A thermodynamic state or property that measures the degree of disorder or randomness of a system.
- Harmful Chemicals Found In Food
It's getting close to New Years and many people are starting to think about how to lose those extra pounds they managed to gain over the holidays. There are many sorts of diets and fads that have developed over the years from cutting carbs to cutting protein. Everyone has their own opinion as to...
- Features of the Scanning Tunneling Microscope
The scanning tunneling microscope (STM) invented by Heinrich Rohrer and Gerd Binnig in the 1980s still manages to do a great job today and competes with more advanced microscope types. The scanning tunneling microscope is used for studying the surface atoms that are found on various materials. The...
- What are Compound Microscopes?
Most of the microscopes used today are compound. A compound microscope features two or more lenses. A hollow cylinder called the tube connects the two lenses. The top lens, the one people look through, is called the eyepiece. The bottom lens is known as the objective lens. Below the two lenses is...
- Protein Design: Automated protein discovery and synthesis
In this paper I describe (theoretically) the method(s) of automated protein discovery and synthesis.
- Chemical Safety
People use chemicals every day for a wide array of purposes, which can include work and house hold duties. Many of us fail to realize that we are actually handling potentially deadly chemicals when we simply clean the bathroom or wash the car. This brings to mind the reason why chemical safety is...
A small amount of radioisotope replacing a nonradioactive isotope of the element in a compound whose path (for example, in the body) or whose decomposition products are to be monitored by detection of radioctivity, also called a radioactive label.
A substance added to react with the charge, or a product of its reduction, in metallurgy, usually added to lower a melting point.
Inert s-pair Effect
Characteristic of the post-transition minerals, tendency of the outermost s electrons to remain nonionized or un shared in compounds.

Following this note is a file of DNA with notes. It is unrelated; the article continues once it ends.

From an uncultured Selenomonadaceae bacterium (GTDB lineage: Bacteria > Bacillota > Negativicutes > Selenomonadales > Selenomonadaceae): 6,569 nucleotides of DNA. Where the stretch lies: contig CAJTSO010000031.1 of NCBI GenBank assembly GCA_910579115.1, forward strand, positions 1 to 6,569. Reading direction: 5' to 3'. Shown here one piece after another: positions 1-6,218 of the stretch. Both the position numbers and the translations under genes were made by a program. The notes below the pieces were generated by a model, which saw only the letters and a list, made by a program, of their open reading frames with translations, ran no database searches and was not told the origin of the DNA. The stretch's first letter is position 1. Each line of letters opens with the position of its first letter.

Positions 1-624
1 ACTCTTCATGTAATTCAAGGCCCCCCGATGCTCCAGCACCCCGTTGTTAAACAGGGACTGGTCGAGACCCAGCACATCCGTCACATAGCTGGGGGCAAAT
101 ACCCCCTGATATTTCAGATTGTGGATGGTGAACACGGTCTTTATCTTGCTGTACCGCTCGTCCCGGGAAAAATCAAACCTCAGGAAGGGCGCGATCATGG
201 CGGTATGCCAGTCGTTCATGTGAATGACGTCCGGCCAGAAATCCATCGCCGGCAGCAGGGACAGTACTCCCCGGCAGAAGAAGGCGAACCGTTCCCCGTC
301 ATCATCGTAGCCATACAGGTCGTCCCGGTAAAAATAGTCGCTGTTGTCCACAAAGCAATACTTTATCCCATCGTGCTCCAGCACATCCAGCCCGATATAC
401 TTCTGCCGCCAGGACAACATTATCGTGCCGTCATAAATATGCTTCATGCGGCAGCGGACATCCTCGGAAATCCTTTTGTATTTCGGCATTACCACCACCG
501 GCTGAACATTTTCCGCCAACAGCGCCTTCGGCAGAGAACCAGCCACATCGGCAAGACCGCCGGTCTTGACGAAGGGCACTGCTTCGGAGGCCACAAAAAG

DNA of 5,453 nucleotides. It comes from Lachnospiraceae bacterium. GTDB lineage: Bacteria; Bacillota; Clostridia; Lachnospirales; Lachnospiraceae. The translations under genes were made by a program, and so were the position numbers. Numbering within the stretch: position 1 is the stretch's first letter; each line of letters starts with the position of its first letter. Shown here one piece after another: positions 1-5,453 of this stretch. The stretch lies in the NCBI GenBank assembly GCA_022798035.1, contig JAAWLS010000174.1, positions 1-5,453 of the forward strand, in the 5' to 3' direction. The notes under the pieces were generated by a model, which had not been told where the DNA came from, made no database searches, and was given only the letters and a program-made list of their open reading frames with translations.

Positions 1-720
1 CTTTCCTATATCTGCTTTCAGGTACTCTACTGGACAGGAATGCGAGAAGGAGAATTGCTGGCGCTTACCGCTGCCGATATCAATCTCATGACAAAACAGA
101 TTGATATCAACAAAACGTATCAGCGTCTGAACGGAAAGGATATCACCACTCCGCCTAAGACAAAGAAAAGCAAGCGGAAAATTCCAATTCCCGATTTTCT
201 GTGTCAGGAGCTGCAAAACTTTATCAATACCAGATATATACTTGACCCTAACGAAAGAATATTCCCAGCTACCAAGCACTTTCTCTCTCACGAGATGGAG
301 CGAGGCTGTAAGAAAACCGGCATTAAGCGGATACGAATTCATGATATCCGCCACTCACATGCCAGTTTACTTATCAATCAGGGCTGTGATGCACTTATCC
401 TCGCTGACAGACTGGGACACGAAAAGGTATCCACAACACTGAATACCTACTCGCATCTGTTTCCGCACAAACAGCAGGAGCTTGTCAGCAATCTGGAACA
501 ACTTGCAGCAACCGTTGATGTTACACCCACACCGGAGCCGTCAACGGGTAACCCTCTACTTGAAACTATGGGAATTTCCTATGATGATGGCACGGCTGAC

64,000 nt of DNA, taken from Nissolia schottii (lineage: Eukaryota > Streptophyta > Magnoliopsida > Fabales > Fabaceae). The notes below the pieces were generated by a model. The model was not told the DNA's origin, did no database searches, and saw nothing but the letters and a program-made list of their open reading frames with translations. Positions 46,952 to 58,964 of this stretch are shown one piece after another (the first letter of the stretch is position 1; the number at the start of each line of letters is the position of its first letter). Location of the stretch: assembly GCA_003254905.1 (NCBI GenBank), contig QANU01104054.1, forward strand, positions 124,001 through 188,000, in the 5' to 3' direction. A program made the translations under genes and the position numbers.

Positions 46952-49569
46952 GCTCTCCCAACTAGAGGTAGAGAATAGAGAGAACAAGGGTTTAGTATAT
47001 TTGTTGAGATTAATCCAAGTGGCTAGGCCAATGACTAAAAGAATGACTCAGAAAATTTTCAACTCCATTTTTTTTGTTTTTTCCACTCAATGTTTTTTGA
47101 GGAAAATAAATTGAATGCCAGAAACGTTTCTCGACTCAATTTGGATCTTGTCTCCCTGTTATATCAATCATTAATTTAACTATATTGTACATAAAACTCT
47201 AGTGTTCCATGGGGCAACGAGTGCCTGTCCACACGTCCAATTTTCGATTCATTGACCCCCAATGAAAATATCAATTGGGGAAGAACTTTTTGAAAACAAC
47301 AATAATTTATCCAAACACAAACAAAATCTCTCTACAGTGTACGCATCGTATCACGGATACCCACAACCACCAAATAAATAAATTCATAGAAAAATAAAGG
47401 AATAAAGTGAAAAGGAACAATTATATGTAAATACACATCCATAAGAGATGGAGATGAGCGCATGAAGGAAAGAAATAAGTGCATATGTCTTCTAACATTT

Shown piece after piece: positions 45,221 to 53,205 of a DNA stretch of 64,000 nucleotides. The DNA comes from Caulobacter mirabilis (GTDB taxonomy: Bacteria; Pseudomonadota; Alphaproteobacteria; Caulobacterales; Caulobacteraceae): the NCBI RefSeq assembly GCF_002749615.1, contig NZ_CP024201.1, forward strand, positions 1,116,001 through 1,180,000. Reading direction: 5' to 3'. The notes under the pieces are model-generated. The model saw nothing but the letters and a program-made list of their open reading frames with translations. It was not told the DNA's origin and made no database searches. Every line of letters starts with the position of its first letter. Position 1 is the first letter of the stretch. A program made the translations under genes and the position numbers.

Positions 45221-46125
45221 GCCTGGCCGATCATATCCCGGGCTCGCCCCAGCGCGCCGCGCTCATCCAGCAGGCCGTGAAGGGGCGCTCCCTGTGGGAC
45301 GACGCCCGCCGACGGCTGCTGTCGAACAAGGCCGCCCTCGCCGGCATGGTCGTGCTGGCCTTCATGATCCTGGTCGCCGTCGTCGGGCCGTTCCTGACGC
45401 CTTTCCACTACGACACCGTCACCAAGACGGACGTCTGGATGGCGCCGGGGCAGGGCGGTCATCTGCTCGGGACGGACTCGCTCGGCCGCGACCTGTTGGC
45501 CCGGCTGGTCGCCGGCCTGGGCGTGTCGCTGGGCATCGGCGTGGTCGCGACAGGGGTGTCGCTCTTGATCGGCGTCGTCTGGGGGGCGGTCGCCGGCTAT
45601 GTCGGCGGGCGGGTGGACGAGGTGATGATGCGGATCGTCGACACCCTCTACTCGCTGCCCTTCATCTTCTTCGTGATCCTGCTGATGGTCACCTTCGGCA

The zero point on the absolute temperature scale, -273.15°C or 0 K, theoretically, the temperature at which molecular motion ceases. The concept of an absolute zero temperature was first deduced from experiments with gases. When a fixed volume of gas is cooled, its pressure decreases with its temperature. Absolute zero physically possesses quantum mechanical zero-point energy.
Fine divided solid particles suspended in polluted air.
Third Law of Thermodynamics
The entropy of a hypothetical pure, perfect, crystalline sustance at absolute zero temperature is zero.
A unit of energy in the SI system. One joule is 1 kg. m2/s2 which is also 0.2390 calorie.
Heat of Solution
The amount of heat absorbed in the formation of solution that contains one mole of solute, the value is positive if heat is absorbed (endothermic) and negative if heat is released (exothermic).
Physical properties of solutions that depend upon the number but not the kind of solute particles present.
Valence Bond Theory
Assumes that covalent bonds are formed when atomic orbitals on different atoms overlap and the electrons are shared.
Differential Thermal Analysis (DTA)
A technique for observing the temperature, direction, and magnitude of thermally induced transitions in a material by heating/cooling a sample and comparing its temperature with that of an inert reference material under similar conditions.
Acid that can form only one hydronium ion per molecule, may be strong or weak. Acid that contains one ionizable hydrogen atom per formula unit.
Outer Orbital Complex
Valence bond designation for a complex in which the metal ion utilizes d orbitals in the outermost (occupied) shell in hybridization.
Reactions in which oxidation and reduction occur, also called redox reactions.
Ratiation extraneous to an experiment. Usually the low-level natural radiation form cosmic rays and trace radioactive substances present in our environment.
Method of Initial Rates
Method of determining the rate-law expression by carrying out a reaction with different initial concentrations and analyzing the resultant changes in initial rates.
Bonding within metals due to the electrical attraction of positively charges metal ions for mobile electrons that belong to the crystal as a whole.
Compounds with different arrangements of groups on either side of a bond with restricted rotation, such as a double bond or a single bond in a ring, for example cis-trans isomers of certain alkenes. Stereoisomers that are not mirror images of each other, also known as position isomers.
A catalyst that exists in a different phase (solid, liquid or gas) from the reactants, a contact catalyst.
A relatively large energy separation between an insulator's highest filled electron energy band and the next higher energy vacant band. Beginning in the fourth energy level, a set of seven degenerate orbitals per energy level, higher in energy than s, p, and d orbitals of the same energy level.